Game: Smuggler’s Bane
Publisher: Politically Incorrect Games
Review Dated: 21st, December 2003
Reviewer’s Rating: 5/10 [ Perfectly acceptable ]
Total Score: 15
Average Score: 7.50
Smuggler’s Bane is an adventure where the PCs go up against some smugglers. Oh no! Spoilers! I’ve given the plot away! The title says it all though, doesn’t it? I maintain that I’m innocent and have spoiled nothing.
Smuggler’s Bane is a pre-written adventure for Deep7‘s Arrowflight RPG. Smuggler’s Bane is actually a Politically Incorrect Games‘ product and we benefit from their PDF expertise and wizardly. It’s US $5 for the PDF and that represents the value for money we’ve come to expect from PIG.
Pre-written adventures need to do something special to impress. I just don’t see the attraction in them. A quick search of the archives will find many GameWyrd reviews where pre-written adventures are rubbished. It turns out that in addition to the low price and the professionally crafted PDF there is another benefit in having Politically Incorrect Games involved with Smuggler’s Bane. The adventure comes complete with a set of Disposable Heroes. Disposable Heroes are PIG’s paper miniature line. Print them off, fold, glue and you’ve an acceptable set of models for your PCs and NPCs. There’s one core Disposable Heroes product (which you don’t need to have to use Smuggler’s Bane) and it showed great promise. I wanted to see plenty of support for the Disposable Heroes line and Smuggler’s Bane looks to be a promising start. Ah, but let’s not view Smuggler’s Bane as support for Disposable Heroes, let’s see the disposable heroes cut-outs in this PDF as a great enhancement for Smuggler’s Bane.
Let’s also stop joking about spoilers. This review will contain real spoilers. If you don’t want Smuggler’s Bane to be spoiled then stop reading now.
The adventure isn’t about smugglers at all. Well not unless you count their bodies being fed to a giant crab as part of a ritual to an evil god.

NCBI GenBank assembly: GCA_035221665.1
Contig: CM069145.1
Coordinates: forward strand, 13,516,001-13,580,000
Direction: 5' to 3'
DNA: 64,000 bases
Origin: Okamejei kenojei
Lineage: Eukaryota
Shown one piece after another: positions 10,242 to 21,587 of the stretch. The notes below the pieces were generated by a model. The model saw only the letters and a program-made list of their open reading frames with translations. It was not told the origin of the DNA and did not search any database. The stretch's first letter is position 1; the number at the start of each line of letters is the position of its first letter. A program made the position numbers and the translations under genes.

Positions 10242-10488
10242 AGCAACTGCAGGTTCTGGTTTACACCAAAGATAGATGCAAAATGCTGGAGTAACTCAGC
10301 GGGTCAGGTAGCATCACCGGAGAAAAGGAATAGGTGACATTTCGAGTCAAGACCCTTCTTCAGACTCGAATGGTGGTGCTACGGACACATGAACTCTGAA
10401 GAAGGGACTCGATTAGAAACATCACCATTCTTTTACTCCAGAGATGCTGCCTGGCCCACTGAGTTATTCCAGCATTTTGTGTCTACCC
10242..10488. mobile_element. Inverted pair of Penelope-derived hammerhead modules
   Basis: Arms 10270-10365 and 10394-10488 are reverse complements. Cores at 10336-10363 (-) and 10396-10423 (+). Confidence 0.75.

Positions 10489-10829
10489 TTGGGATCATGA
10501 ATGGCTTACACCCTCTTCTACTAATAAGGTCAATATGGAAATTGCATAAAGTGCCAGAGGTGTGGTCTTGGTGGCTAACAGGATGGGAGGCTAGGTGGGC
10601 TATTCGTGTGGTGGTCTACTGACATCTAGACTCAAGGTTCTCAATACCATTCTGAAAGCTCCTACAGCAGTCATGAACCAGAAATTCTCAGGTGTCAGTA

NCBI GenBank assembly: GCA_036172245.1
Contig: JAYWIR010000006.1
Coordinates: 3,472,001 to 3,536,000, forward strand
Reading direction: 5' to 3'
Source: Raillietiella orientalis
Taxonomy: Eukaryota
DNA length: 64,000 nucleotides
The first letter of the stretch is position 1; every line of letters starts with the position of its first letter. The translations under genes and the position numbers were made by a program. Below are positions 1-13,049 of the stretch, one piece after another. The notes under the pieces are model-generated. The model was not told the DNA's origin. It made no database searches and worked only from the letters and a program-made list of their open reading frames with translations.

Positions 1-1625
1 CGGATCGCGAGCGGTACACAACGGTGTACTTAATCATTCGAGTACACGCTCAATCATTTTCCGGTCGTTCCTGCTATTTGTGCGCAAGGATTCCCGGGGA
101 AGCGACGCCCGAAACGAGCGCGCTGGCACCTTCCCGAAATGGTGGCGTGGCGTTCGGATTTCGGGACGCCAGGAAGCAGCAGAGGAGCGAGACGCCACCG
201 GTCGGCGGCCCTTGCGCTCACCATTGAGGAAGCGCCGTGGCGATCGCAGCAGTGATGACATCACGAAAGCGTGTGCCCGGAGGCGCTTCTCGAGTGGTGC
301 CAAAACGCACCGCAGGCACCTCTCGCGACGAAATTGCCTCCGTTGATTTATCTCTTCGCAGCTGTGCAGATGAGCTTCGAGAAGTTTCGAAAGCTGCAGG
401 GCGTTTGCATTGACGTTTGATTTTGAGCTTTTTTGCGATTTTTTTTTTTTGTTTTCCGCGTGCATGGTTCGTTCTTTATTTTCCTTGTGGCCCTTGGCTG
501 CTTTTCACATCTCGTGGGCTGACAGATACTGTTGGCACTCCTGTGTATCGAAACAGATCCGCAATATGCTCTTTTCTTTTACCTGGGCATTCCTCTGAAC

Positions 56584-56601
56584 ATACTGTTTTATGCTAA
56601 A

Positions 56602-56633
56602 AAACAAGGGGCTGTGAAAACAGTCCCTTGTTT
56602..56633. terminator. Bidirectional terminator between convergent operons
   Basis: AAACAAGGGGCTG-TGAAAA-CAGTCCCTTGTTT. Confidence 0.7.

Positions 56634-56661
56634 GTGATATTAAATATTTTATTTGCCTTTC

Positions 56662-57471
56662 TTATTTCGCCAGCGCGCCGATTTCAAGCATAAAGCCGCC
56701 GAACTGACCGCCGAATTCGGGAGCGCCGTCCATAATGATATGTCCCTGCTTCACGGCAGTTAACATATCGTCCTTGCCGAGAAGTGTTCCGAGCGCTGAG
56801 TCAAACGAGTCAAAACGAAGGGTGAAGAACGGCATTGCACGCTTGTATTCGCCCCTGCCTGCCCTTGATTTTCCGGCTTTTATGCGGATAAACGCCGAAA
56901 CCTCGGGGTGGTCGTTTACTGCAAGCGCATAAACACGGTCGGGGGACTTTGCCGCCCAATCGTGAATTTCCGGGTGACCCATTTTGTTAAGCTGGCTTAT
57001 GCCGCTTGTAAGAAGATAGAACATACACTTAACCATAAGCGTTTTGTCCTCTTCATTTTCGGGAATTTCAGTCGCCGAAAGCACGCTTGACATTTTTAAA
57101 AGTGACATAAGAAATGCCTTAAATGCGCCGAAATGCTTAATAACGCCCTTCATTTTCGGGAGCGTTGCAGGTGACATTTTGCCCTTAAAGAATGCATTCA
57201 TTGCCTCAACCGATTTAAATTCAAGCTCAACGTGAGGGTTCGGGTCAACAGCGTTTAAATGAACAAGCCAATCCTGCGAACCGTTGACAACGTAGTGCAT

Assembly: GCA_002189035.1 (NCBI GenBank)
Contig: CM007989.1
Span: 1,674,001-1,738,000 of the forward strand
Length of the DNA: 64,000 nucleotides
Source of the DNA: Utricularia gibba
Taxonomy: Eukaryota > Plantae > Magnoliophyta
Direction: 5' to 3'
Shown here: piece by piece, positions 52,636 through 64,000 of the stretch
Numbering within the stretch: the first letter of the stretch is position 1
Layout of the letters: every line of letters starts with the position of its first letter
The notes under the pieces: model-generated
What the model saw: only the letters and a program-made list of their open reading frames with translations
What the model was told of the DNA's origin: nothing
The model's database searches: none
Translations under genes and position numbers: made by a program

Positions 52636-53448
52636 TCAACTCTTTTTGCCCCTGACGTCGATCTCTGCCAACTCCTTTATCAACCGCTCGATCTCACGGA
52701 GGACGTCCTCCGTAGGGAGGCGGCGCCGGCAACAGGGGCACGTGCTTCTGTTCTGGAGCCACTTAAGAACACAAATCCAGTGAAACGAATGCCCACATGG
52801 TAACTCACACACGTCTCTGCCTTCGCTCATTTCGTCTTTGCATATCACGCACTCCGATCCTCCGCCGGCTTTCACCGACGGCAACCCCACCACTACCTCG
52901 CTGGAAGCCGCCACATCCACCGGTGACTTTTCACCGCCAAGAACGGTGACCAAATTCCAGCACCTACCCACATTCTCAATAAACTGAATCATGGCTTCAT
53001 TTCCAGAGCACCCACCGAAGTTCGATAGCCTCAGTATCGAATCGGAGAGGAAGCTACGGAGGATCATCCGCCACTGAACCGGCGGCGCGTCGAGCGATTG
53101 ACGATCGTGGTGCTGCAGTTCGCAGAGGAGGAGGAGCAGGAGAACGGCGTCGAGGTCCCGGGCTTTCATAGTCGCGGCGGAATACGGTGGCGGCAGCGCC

I don’t like dungeon crawls (or, in this case, a cave crawl) but I do like a touch of dry humour and so I can appreciate the look on some player’s faces when they arrive at the dungeon, ready to slaughter the villains and make off with the loot – only to discover that they’ve been beaten to it. Unfortunately that’s about as sophisticated as the adventure gets.
The GM can get the plot rolling in a few ways. The villagers who wish to stop the smuggler’s could have clubbed together to raise some funds and knowing the PCs to be a group of adventures can approach them and offer them the work. This works best. The alternative suggested by Smuggler’s Bane is to have the PCs overhear the news of smuggler’s while they’re in the local inn. Arg. Let’s never start an adventure that way. Ever.
The phaciore are an evolutionary offshoot of the coriphae and have an all-but-abandoned city under the sea and just off the coast of Cooper’s Point. It’s Cooper’s Point where our heroes will begin their adventure and set out in search of the smugglers. A phaciore priest, who’s quite mad, has been busy sacrificing people to a giant crab living in the sea caves. He believes it to be the avatar of his god. The smugglers present him with an excellent opportunity. The smugglers could be some top quality meat for the crab. By the time the players arrive in the sea caves they’ll find only the aftermath of the fight between the smugglers and the phaciore.
The climatic scene pits the players against our mad crab priest just as the ritual threatens to be completed. Rather nicely, Smuggler’s Bane doesn’t assume the PCs will be successful in stopping the ritual from reaching its apex and there are a number of options as to what happens if it concludes. Typically a successful ritual results in the evil god’s spirit inhabiting someone or something (the giant crab, for example). From there the GM can safely assume butt kicking in the name of darkness.
There’s more tactile support for the GM than the disposable heroes in Smuggler’s Bane. GridSmith mapping software has been used to produce some nice colour maps. It would have been rather silly to have the Disposable Heroes but nothing to put them on.
Smuggler’s Bane is a classic pre-written adventure. Players explore an enclosed environment in search of adventure. They’ll kill things and take loot. The fact that many of the characters would have probably killed the smuggers (smuggling is a capital offence now?) and yet the phaciore are the evil ones for killing (or trying to) the smugglers is nicely obscured by the presence of a giant crab. Besides, that’s the sort of observation that most dungeon crawlers don’t care to make.
It’s the extra touches in Smuggler’s Bane that pulls it up from the ?not worth it” bin that I feel most pre-written adventures should be consigned to. Sure, any GM with an ounce of experience can put a ritual at the end of a network of tunnels but the maps and hero cut outs (that any GM can’t do) add something else. Another argument for pre-written adventures is that they’ll save you time. If you find yourself suddenly thrown into the GM seat then being able to nip online, find $5 and download a quick PDF certainly counts as a time saving option.